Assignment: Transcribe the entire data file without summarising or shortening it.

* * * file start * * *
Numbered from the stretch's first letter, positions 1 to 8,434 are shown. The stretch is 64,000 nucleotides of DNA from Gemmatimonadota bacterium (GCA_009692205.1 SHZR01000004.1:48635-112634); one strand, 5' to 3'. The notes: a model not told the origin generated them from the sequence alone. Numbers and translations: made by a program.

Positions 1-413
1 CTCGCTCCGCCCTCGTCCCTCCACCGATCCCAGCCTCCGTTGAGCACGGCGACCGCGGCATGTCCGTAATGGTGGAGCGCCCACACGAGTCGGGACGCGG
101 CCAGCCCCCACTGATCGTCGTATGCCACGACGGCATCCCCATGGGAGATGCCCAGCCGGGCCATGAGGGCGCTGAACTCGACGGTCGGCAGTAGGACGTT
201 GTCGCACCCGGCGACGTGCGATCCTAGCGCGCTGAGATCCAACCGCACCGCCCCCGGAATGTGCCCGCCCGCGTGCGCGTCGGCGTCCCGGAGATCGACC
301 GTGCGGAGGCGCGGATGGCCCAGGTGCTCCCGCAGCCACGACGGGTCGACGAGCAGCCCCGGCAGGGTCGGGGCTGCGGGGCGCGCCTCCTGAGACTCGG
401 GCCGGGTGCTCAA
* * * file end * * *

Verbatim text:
Numbered from the stretch's first letter, positions 1 to 8,434 are shown. The stretch is 64,000 nucleotides of DNA from Gemmatimonadota bacterium (GCA_009692205.1 SHZR01000004.1:48635-112634); one strand, 5' to 3'. The notes: a model not told the origin generated them from the sequence alone. Numbers and translations: made by a program.

Positions 1-413
1 CTCGCTCCGCCCTCGTCCCTCCACCGATCCCAGCCTCCGTTGAGCACGGCGACCGCGGCATGTCCGTAATGGTGGAGCGCCCACACGAGTCGGGACGCGG
101 CCAGCCCCCACTGATCGTCGTATGCCACGACGGCATCCCCATGGGAGATGCCCAGCCGGGCCATGAGGGCGCTGAACTCGACGGTCGGCAGTAGGACGTT
201 GTCGCACCCGGCGACGTGCGATCCTAGCGCGCTGAGATCCAACCGCACCGCCCCCGGAATGTGCCCGCCCGCGTGCGCGTCGGCGTCCCGGAGATCGACC
301 GTGCGGAGGCGCGGATGGCCCAGGTGCTCCCGCAGCCACGACGGGTCGACGAGCAGCCCCGGCAGGGTCGGGGCTGCGGGGCGCGCCTCCTGAGACTCGG
401 GCCGGGTGCTCAA